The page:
When you aren’t punishing your enemies with Copy Abilities, your team will unite together to perform special moves. These are all based on the power of friendship and will see your four characters roll through a stage as a Friend Circle, create a Friend Bridge to safely escort a key-carrying enemy to a locked door, or hop on board the Friend Train – which is both a personal favourite but is criminally underused. It is in these moments, as well as the many boss battles, where the game entertains most.
The problem that Kirby Star Allies has is one that it has run into before with Kirby’s Epic Yarn, in that it is far too easy. Setting out to restore peace to Dream Land with three friends, we managed to reach the game’s dramatic conclusion in less than five hours. At that point, we had around 88 extra lives to spare and it was only a lapse in concentration that ever saw us lose any. That makes the game accessible to all – something that we shouldn’t readily look over – but those that have stuck with the tiny ball of puffy pink mischief over the years will undoubtedly be disappointed at the lack of challenge that this game presents.
After the credits draw to a close, you unlock the chance to replay stages without Kirby in the Guest Star ???? Star Allies Go!, a time attack mode that isn’t that appealing a reward. Neither are the two minigames – Chop Champs and Star Slam Heroes – that challenge you to cut down trees as quickly as you can or strike an incoming meteor with as much power as you can muster using a baseball bat. These are entertaining but shallow additions that fail to retain your interest for long. There is The Ultimate Choice, a boss rush mode where you can handpick your team and choose your difficulty level (one aspect that should have been carried across the whole game), but even in this, you won’t chase your best scores for long.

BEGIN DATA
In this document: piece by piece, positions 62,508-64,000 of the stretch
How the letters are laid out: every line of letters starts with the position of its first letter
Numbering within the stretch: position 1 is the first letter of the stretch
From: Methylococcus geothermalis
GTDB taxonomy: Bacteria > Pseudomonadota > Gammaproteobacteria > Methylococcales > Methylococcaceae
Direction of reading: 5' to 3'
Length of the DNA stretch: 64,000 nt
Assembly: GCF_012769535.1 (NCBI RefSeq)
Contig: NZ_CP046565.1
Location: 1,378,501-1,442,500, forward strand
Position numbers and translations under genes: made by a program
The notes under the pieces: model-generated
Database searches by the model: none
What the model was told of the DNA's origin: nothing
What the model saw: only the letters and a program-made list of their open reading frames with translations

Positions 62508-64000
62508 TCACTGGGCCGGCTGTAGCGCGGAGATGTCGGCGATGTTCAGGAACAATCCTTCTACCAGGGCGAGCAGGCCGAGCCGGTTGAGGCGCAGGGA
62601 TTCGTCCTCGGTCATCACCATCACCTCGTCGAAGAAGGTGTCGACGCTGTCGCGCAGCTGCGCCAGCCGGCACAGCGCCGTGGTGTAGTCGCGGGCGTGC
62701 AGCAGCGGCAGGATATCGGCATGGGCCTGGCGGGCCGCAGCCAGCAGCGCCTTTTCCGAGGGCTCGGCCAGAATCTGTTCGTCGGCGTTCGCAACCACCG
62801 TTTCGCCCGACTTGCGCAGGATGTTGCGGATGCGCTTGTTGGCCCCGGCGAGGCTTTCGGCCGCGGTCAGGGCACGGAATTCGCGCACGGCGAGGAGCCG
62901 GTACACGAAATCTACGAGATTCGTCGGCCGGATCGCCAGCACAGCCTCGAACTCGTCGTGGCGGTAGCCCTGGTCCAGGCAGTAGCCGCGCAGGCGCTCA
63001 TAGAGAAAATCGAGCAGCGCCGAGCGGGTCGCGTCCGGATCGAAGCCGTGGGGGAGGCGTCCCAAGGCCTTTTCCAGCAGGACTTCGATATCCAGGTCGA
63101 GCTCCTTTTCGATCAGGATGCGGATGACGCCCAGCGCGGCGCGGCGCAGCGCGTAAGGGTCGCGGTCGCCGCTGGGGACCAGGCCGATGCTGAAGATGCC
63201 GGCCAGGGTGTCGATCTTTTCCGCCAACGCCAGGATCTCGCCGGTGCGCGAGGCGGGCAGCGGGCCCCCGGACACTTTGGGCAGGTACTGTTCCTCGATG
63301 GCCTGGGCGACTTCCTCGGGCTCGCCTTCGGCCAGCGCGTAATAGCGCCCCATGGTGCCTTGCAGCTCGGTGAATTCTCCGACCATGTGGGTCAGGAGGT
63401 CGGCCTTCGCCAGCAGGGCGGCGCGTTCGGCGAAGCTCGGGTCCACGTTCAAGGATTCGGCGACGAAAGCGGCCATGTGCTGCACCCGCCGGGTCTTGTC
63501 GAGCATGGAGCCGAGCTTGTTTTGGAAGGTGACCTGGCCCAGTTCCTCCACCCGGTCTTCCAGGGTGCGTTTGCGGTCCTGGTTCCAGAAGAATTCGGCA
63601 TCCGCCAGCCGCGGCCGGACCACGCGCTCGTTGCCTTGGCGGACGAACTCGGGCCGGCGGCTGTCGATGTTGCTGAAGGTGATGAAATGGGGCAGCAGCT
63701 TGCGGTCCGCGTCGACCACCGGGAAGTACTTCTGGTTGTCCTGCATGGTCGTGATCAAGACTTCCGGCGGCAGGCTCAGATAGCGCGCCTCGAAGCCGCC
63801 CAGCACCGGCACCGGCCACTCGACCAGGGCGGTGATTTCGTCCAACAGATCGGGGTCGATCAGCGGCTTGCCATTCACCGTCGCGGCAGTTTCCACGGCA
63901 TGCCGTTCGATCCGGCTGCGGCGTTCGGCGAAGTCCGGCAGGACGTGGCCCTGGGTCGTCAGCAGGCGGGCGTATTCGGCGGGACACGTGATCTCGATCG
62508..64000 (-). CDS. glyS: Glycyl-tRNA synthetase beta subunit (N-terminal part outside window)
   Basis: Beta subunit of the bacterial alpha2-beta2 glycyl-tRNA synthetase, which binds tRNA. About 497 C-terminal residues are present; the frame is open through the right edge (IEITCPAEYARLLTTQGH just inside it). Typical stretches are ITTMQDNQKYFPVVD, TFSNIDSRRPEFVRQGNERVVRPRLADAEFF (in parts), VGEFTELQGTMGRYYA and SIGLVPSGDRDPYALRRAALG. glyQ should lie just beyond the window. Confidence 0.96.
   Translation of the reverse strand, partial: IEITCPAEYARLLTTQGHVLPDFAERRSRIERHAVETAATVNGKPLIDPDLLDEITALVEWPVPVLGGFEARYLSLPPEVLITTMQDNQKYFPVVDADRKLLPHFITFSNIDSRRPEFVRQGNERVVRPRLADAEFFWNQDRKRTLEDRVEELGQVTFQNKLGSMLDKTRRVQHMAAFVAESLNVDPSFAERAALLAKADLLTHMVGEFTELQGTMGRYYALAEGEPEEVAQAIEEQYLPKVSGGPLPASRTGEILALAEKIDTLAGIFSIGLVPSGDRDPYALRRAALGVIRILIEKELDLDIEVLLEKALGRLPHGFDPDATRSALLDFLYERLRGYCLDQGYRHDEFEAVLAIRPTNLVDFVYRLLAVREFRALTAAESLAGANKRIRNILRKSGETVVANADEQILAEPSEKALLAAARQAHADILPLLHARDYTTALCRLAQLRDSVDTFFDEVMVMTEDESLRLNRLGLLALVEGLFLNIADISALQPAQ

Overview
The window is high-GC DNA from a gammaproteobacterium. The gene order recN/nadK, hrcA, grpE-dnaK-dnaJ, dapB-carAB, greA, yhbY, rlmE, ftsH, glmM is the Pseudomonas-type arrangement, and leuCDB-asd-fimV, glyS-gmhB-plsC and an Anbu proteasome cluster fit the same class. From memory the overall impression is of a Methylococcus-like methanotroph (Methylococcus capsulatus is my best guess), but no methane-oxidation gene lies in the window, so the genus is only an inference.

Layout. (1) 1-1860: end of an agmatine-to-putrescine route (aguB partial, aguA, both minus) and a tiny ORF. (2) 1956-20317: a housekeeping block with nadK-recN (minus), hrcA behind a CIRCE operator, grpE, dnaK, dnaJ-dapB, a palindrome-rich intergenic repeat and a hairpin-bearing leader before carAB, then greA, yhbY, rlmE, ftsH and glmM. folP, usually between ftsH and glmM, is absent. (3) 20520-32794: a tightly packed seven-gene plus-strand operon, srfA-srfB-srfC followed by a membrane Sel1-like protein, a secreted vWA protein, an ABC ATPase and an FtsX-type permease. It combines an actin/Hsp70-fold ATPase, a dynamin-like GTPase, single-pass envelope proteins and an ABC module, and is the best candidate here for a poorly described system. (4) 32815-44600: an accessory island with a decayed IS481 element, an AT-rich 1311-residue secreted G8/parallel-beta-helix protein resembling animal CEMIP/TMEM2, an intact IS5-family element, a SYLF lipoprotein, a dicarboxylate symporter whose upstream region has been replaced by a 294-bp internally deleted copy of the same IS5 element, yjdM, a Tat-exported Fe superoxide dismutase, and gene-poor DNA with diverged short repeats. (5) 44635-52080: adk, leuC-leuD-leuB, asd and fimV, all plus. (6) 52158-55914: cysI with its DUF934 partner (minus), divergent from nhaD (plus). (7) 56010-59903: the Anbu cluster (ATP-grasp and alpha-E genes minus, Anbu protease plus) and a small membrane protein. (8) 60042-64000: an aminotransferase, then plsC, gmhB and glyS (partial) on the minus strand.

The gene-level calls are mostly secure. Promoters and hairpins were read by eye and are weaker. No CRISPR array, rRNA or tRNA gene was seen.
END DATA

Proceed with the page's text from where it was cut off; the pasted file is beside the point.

Even drenched with charm, this calls into question the game’s longevity and whether there’s really enough to encourage you to keep coming back post-completion. There are picture pieces to collect that steadily reveal anniversary ‘celebration pictures’ that you can look at in the Gallery and big switches to hunt out in certain stages that each unlock a trickier Extra Stage, which will add more hours to your playtime.
We know that more Dream Friends will be released over time, which are special characters – like King Dedede, Meta Knight, and Bandana Waddle Dee – that you can summon in-game using the Dream Rod at the Dream Palace to add them to your party. But, again, I’m not sure if this is substantial enough to maintain anyone’s interest.
And that’s a shame, because you will be hard-pressed to find a game with as much visual spectacle on Nintendo Switch at this point in time. From the menu design to the characters to the world map, Kirby Star Allies is a kaleidoscopic treat for your eyeballs, matched with a sensationally energetic soundtrack that you can sit back and listen to in the Jukebox.
Entertaining but lacking the challenge that many will crave, it’s hard not to come away from playing Kirby Star Allies with a mixed opinion. With impeccably polished visuals but uncomplex stages to overcome, this short-lived adventure in Dream Land has much room for improvement which we can only hope the pink puffball’s next outing will deliver on.
Version Tested: Nintendo Switch
Review copy provided by Nintendo